The day we drove to Carlsbad Caverns, the temperature dropped significantly to the low 40s. It was cold and windy, but fortunately the drive was scenic as we curved around the bends up the mountain in Lincoln National Forest. I wish we had more time, because this was definitely worth a stop on its own. In some parts, you’ll see lush forests partially covered by clouds. Or you might see rocky mountains or snow-covered grass. Plenty of hiking trails and scenic outlooks, too. Sure beats the barren land we keep driving past during these long car rides.
After a 3-hour drive, we arrived in Whites City around noon. We drove another 7 miles in to get to the entrance of Carlsbad Caverns (no restrooms along the way). Again, another scenic path into the mountains. The Visitor’s Center offered a warm respite. Tickets were $12 per adult. We had the option to either take the hour-long steep hike down to the caverns from the Natural Entrance on the side of the building, or take the elevator down from the inside to the Big Room, which is the main attraction. With the former option, you do get to check out a couple of other rooms along the hike. But it was freezing out, and we were already tired from the drive and waking up early. So shortcut it was!
The elevator descends 750 feet in a minute, which really gives you a sense as to how deep the caves are. About 250 million years ago, there was a reef in the surrounding area. Over time, water seeped into the limestone to form the present day caves. It was very important that we stayed on the trail, as touching any of the delicate formations can stop growth due to the oils in our skin. They did allow tripods, although I didn’t see anyone else with one. It definitely helped with taking these low-light pictures. If it weren’t for the bulbs placed around the caverns by staff, we wouldn’t be able to see our hands in front of our faces. Because water is constantly dripping in to the cave, the ground can get a bit slippery, too.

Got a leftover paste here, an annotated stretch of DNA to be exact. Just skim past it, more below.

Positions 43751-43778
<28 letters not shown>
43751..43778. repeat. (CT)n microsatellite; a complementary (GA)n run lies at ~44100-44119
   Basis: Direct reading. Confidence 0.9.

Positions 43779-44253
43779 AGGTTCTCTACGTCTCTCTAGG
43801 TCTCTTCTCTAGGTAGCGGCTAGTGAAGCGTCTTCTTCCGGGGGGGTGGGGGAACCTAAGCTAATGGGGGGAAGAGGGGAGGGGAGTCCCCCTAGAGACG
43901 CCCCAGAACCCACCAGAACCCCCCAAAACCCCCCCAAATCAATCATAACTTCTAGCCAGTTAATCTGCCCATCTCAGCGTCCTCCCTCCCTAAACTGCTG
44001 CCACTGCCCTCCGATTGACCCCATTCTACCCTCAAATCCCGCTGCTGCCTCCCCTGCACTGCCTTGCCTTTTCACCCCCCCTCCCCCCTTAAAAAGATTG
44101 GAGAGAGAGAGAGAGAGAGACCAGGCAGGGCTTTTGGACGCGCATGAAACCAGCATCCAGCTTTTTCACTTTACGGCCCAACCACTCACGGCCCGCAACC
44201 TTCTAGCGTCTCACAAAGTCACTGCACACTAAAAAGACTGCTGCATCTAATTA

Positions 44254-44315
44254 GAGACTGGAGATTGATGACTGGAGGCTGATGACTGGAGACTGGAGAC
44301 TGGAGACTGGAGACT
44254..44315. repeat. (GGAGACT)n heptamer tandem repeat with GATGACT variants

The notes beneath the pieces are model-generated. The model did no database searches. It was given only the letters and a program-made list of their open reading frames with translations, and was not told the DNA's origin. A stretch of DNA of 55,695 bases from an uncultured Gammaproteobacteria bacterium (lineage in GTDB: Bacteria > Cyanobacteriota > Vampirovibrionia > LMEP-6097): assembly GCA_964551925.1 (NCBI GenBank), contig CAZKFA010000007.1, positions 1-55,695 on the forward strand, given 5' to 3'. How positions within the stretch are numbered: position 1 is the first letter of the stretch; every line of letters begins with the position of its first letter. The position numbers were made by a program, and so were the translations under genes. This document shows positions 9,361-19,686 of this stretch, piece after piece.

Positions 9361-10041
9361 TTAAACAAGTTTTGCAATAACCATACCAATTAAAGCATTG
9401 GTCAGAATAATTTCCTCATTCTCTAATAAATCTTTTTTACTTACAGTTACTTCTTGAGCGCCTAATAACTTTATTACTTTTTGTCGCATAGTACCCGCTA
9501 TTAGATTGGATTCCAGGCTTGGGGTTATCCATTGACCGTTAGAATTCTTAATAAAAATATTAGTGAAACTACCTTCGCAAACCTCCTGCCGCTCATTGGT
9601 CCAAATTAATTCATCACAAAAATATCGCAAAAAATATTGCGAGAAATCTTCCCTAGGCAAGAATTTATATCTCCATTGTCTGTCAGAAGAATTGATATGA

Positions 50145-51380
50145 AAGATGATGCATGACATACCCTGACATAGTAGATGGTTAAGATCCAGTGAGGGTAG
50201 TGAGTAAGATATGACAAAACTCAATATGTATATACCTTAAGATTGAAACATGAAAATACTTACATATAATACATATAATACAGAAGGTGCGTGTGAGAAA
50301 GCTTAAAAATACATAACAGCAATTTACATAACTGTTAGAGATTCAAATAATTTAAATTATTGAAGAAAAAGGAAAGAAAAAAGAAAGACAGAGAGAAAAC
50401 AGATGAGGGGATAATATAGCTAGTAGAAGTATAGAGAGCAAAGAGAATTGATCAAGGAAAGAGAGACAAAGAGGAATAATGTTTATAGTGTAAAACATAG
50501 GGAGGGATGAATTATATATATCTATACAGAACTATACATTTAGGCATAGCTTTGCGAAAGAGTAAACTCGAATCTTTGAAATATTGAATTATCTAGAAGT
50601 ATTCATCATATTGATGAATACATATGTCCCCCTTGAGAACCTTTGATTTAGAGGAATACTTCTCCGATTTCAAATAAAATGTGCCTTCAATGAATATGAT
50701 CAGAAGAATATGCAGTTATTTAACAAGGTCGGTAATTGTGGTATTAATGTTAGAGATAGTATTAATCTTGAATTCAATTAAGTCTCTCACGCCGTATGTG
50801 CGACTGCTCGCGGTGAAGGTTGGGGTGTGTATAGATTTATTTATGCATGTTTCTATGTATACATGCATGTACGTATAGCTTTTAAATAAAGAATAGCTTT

Seeing the Carlsbad Caverns in person was truly something special. The “Big Room” was aptly named, as you could fit several football fields in there. From the high ceilings with stalactites hanging from the roof of the cave to the still largely unexplored Lower Cave that looked like an endless abyss, it was hard to wrap my head around how all of this was formed by water and time. It almost looked alien-like and slightly grotesque in a beautiful way, if that makes any sense. On average, it takes 1.5 hours to complete the path around the Big Room, but we ended up spending 2.5 hours there, stopping every once in a while to take pictures and absorb our environment. We were all instructed to keep quiet since you can imagine any noise will reverberate across such a huge area, but the stillness only added to the peaceful but eerie atmosphere. Crazy to think how early explorers ventured into the pitch darkness with only a bit of light and some wire ladders, unsure of just how deep any of this went.
On warmer nights, you can view bats taking flight in the amphitheater by the Natural Entrance. They no longer roost inside the Big Room, but you can still see their poop, called guano, on the ceilings.
After we finished our self-guided tour, we headed to the city of Carlsbad to stay the night and had a hearty barbecue dinner at Danny’s Place. It’s close to a bunch of oil fields, so you’ll see workers around during breakfast and dinner. There weren’t too many food options, but Pecos River Cafe did make a good huevos rancheros for the morning. The next day, we drove another 4 hours back to Albuquerque to head back home (on a 4-hour delayed red eye flight no less).
New Mexico might not be a super popular tourist destination outside of the Balloon Fiesta weekend, but we found a number of gorgeous natural wonders and sweet people here. Enjoying a slower pace of life for the week was welcomed, and I long to travel to a place where I can wake up to see a sprawling mountain view before me again.